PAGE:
The combination of extremely rare ancient objects displayed alongside contemporary works of art is proving a winning formula for Martin Clist and Charis Tyndall of Charles Ede Ltd, currently exhibiting at TEFAF New York Spring.
The British dealer is determined to build on the success they had getting contemporary art collectors interested in antiquities on their stand at the inaugural TEFAF New York Fall Fair last October, where they sold to a new young collector of contemporary art. The Mayfair-based duo were delighted when he turned up again at the TEFAF Maastricht Fair in March, this time buying a delicately modelled Hellenistic marble head of a Ptolemaic queen, telling them he aims to develop a collection.
“We are one of the few antiquities dealerships that stands at every TEFAF fair, and our symbiotic relationship pays off because clients like to find us wherever they go to the best events,” says Charles Ede managing director Martin Clist.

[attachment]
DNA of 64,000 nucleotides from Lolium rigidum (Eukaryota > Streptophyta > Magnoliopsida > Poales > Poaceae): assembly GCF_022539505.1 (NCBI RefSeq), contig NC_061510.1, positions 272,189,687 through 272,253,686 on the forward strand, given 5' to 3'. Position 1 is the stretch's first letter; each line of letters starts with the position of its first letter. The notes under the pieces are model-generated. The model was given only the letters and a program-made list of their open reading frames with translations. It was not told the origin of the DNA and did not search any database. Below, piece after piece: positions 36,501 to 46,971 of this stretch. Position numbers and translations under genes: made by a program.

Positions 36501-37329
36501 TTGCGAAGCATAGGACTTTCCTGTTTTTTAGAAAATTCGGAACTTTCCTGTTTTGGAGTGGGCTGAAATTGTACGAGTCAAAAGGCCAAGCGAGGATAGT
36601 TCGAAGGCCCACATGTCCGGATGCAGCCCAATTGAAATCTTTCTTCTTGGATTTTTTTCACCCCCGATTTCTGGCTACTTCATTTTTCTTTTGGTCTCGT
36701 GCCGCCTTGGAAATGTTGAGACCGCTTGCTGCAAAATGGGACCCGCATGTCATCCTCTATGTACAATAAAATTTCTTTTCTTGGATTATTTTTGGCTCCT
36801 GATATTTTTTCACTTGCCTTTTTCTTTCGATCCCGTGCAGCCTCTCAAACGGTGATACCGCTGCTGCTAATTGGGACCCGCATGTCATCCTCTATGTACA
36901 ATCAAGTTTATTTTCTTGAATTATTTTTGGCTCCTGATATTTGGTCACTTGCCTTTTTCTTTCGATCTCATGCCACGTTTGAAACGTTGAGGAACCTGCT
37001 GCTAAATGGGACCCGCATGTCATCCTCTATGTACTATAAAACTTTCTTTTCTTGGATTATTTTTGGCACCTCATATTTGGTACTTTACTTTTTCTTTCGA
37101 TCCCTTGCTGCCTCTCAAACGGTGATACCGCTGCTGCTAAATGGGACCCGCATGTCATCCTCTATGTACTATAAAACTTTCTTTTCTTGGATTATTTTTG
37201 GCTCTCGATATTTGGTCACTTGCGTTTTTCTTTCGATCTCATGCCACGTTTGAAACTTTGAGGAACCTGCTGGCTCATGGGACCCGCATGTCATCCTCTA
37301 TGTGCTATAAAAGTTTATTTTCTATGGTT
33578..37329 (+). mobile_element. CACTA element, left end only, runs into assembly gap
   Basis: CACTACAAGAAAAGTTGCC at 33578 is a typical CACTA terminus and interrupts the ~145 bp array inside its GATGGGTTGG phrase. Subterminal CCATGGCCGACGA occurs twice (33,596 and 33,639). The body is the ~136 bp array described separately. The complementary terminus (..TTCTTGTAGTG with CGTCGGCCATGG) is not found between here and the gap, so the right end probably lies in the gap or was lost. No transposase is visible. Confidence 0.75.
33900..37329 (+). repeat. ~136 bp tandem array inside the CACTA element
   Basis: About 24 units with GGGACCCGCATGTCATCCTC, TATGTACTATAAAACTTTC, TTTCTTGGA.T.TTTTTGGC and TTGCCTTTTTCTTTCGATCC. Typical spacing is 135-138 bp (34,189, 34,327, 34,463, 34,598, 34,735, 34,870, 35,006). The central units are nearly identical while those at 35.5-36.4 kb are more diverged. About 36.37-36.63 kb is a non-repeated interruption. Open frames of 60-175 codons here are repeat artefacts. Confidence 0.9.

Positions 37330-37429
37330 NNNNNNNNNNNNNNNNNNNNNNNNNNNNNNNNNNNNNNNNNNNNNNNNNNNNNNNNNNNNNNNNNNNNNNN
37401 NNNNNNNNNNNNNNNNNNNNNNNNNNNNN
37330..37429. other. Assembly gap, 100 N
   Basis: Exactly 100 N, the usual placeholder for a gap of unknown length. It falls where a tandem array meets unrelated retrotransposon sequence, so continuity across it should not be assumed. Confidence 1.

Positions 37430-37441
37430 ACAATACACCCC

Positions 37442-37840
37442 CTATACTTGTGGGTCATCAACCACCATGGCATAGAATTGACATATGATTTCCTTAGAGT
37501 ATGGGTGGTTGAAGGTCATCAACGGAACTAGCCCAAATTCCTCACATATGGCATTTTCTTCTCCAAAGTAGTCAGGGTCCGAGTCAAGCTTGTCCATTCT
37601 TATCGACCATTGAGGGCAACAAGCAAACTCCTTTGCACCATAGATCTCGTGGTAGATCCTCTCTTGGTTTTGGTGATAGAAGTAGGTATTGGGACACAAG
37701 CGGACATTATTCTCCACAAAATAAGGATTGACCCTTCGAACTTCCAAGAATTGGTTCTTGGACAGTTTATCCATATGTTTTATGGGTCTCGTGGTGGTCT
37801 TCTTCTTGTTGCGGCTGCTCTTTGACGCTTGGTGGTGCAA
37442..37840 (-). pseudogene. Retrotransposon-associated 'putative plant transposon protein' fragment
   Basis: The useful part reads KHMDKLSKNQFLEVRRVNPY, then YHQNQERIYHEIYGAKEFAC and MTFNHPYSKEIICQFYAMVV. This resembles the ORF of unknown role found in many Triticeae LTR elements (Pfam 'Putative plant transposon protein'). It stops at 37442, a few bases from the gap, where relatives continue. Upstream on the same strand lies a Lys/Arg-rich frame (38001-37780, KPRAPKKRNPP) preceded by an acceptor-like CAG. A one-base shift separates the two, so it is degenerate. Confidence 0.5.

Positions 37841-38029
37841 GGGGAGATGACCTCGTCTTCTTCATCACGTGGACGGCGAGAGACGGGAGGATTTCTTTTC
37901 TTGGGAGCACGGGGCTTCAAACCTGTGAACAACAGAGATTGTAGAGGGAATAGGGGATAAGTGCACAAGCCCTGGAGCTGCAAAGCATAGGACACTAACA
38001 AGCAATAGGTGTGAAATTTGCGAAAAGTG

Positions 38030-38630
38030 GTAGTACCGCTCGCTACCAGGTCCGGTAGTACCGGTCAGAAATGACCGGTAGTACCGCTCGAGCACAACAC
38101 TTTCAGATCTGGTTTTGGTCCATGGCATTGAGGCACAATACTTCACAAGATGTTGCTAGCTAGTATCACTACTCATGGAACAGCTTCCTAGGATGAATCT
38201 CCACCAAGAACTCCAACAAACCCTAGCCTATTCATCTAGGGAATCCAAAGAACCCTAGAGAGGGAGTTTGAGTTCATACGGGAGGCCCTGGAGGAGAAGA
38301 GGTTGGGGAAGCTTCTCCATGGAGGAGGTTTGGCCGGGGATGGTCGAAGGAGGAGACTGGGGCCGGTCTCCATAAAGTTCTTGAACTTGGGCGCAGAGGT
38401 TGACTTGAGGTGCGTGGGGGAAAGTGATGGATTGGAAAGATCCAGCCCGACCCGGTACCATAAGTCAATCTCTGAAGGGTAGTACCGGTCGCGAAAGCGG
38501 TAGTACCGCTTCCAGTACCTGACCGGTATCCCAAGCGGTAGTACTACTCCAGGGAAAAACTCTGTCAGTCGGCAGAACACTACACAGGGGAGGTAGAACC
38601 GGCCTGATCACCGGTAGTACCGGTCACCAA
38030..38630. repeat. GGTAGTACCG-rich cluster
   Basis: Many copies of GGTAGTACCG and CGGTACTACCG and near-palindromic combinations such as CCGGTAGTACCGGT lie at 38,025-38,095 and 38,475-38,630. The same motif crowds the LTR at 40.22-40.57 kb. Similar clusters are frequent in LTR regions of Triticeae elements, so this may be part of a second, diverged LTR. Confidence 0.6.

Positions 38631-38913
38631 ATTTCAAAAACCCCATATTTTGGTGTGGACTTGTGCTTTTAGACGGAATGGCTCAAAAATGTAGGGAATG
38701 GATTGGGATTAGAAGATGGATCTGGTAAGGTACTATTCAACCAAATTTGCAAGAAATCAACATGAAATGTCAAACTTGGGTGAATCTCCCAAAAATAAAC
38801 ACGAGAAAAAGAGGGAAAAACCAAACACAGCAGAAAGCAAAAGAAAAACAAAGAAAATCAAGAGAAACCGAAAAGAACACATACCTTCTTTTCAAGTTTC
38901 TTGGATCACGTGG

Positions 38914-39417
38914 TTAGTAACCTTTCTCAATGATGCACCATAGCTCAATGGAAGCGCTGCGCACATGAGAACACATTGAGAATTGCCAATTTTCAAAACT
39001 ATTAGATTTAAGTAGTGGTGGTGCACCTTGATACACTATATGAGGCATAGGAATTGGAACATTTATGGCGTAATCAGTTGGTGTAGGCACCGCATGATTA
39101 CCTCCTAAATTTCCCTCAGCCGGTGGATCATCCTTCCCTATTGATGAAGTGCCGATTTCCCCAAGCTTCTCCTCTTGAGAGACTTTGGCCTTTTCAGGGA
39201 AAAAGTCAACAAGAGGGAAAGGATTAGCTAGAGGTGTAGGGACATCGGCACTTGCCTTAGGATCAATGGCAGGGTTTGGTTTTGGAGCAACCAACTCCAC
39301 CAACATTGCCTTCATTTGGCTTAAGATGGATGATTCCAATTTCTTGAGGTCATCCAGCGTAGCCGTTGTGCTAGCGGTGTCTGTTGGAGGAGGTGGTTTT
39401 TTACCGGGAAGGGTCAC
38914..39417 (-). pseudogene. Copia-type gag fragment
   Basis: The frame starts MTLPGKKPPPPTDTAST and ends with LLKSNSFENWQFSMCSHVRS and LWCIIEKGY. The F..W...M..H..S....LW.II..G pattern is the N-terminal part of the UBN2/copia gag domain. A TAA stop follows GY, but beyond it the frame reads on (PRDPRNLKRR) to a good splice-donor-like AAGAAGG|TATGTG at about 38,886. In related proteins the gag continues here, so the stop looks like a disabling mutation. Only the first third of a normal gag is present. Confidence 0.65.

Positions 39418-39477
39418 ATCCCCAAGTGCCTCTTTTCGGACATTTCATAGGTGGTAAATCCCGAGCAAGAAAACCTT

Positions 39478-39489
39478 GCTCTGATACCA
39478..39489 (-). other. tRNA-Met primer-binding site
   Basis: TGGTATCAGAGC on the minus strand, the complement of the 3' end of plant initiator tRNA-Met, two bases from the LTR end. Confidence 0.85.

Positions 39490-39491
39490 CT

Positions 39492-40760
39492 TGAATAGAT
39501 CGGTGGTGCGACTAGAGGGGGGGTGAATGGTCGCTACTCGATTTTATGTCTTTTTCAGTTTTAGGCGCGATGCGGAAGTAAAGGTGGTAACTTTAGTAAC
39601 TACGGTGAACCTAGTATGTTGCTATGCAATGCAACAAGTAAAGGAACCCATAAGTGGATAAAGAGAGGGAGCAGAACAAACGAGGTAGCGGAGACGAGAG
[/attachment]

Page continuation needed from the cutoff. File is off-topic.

Now they are taking a 600BC Faliscan Olla – an Etruscan period cooking or storage pot from what is now Tuscany – to TEFAF New York Spring, where they will be one of only two antiquities dealers standing alongside a raft of Contemporary art exhibitors at the Park Avenue Armory from May 4-8.
Its unusual design echoes the work of Picasso, who is known to have been inspired by antiquities and tribal art. This type of pottery is made from impure clay, containing silica, and is native to the Etruscan regions. Impasto was made by coiling rolled lengths of clay into the desired shape, and smoothing down the surface.
The abstract depiction of a horse and other repeated motifs contribute to the extreme rarity of this example. “I’ve never seen one on the market of this size and quality before,” says Clist.
“It would look as good in a Contemporary domestic setting as in a traditional museum collection,” continues Charis Tyndall, who researched and catalogued the piece.
“We want to share our enthusiasm for ancient artefacts with collectors of all stripes, and are having considerable success in showing how the classical world can relate closely to Contemporary art and other spheres,” says Clist.
They are offering the Faliscan Olla for around £120,000.